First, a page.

Drug reviews that are supported by the pharmaceutical industry tend to be more biased and rate the drugs more favourably than independent reviews, a new study contends.
As a result, industry-supported reviews of existing drug research need to be taken with a grain of salt, said the authors of the study in the October 7 issue of the British Medical Journal.
"It comes as no surprise that certain methodological limitations and selection biases would emerge when a purely academic meta-analysis approach - or one driven by a pharmaceutical sponsor - was taken," said Dr Mark Fendrick, a professor of health management and policy at the University of Michigan School of Public Health, and co-editor-in-chief of the American Journal of Managed Care.
The new study corroborates a number of other recent studies that have shown that clinical trials of drugs funded by pharmaceutical companies and other for-profit entities were more likely to report positive findings than similar trials funded by nonprofit groups.
Industry funding more studies
At the same time, the drug industry is paying for more and more medical research, with a full half of studies now funded solely by the private sector, another study found.
Independent reviews of drugs - such as those conducted by the Cochrane Collaboration, an independent body - can have a much-needed counterbalancing effect, said the authors of the new study, who are based at a Cochrane centre in Denmark. Cochrane reviews collect and analyse existing data using a rigorous, standardised system, the researchers said.
For the new study, the researchers compared 24 Cochrane reviews with other so-called meta-analyses, or studies of studies. Eight of the 24 reviews were supported by the pharmaceutical industry, nine had undeclared support, and seven had no support or were supported by non-industry sources.
On a scale of 0 to 7, the median quality score for a Cochrane review was 7, but only 3 for the other reviews, the authors of the new study said.
Cochrane reviews more often considered the potential for bias within the review, compared with industry-supported reviews and reviews with undeclared support. And, in general, Cochrane reviews had fewer methodological problems, although they were not without problems altogether, the study authors said.
Industry recommends more freely
All seven of the industry-supported reviews recommended the drug in question without hesitation, while none of the Cochrane reviews did. In both cases, however, the estimated effect of the drug was similar.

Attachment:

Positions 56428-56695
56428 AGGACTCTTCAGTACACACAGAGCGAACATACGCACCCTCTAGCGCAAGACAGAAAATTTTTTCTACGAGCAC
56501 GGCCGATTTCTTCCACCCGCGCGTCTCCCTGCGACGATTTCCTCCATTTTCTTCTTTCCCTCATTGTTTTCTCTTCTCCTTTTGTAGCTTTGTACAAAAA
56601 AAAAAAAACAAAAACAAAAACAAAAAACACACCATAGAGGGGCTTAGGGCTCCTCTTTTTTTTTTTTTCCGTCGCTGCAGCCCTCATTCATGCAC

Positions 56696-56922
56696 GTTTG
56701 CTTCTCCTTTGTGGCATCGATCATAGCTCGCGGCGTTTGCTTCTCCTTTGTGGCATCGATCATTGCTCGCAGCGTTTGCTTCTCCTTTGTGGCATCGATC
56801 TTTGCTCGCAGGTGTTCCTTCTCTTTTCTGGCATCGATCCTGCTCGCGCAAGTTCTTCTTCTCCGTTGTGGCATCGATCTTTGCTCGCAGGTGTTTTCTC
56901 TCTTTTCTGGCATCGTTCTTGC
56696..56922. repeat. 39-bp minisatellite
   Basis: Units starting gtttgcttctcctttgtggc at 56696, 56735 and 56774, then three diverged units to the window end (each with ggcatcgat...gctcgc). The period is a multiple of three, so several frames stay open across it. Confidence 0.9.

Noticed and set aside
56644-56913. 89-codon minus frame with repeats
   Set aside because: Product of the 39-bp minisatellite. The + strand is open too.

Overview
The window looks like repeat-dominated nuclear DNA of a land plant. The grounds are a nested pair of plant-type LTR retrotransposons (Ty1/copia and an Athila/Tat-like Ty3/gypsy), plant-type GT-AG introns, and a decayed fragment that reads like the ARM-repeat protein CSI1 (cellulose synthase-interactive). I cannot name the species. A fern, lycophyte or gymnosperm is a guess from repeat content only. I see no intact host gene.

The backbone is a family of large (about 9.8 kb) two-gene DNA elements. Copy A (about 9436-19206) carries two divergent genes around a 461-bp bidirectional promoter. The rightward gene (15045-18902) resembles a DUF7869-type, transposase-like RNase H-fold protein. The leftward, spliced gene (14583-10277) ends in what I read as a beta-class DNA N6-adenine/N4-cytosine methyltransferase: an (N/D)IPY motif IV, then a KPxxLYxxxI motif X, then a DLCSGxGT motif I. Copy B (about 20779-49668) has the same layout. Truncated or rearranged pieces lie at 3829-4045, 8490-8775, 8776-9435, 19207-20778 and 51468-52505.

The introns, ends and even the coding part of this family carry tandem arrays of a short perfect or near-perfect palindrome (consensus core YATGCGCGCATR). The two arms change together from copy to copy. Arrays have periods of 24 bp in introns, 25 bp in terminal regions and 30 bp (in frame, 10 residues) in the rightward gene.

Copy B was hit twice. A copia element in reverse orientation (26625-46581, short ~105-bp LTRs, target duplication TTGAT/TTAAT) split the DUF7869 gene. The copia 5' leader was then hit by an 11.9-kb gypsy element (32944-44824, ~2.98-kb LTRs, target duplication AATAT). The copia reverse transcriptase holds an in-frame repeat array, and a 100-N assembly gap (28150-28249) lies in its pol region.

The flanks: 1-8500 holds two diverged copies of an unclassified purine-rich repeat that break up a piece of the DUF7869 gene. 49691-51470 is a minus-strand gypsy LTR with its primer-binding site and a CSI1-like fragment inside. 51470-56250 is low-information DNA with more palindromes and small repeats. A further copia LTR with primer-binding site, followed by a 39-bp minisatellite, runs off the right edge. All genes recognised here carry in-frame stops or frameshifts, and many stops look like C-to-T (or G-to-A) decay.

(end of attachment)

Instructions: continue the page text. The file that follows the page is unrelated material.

"This suggests that the main problem with industry-supported reviews lies in how conclusions are formulated," the authors stated.
As one example, a meta-analysis funded by Merck & Co. concluded in 2001 that there was no increased risk for arterial thrombosis (blood clots within an artery) with the company's now-withdrawn arthritis drug Vioxx. But another, non-industry-supported meta-analysis did show an increased risk for clots. That increased risk was evident in publications that were available to the authors of the first report, the authors of the new review said.
In September 2004, Merck withdrew Vioxx from the market after studies found the painkiller increased the risk of heart attack and stroke.
In June, the New England Journal of Medicine issued a rare correction on an influential 2005 study on Vioxx. The correction involved a crucial point: That cardiovascular risks linked to the controversial cox-2 inhibitor kicked in at four months to six months of use, not after 18 months as had been reported in the article first published in 2005. The original article outlined the results of the so-called APPROVe study, which was funded by Merck.
The authors of this week's BMJ study found that, generally, drugs reviews with undeclared support, or not-for-profit support, or no support drew conclusions similar in cautiousness to the Cochrane reviews.
Call for transparency
As a result of the new findings, the authors of the new study are calling for more transparency in industry-supported drug trials, including more information on the methodology used and the estimated effects of the drugs.
"They're not saying industry-supported meta-analyses should not be done or should not be published but, once again, the issue of sponsorship should be highlighted," Fendrick said. "Sponsorship of scientific research, whether a single study, a meta-analysis or anything else, should be emphasised to be sure that the potential for these biases are made immediately apparent."
Asked to comment on the new study, Jeff Trewhitt, a spokesman for the Pharmaceutical Research and Manufacturers of America (PhRMA), a drug industry group, said, "We still need to study the report. But it is important to note that the vast majority of clinical studies that companies conduct are rigorously reviewed by regulators as part of the drug approval process. It's in our interests to make sure that the studies are of the highest quality.
"What's more, PhRMA and its member companies are committed to accuracy and transparency in clinical trials. PhRMA, two years ago, launched www.ClinicalStudyResults.org and, so far, member companies have submitted data summaries covering nearly 300 medicines. The summaries cover positive and negative data. PhRMA also earlier this year urged companies to register clinical trials for all medicines and not just drugs for life-threatening diseases on www.clinicaltrials.gov at the National Institutes of Health," he added. – (HealthDayNews)
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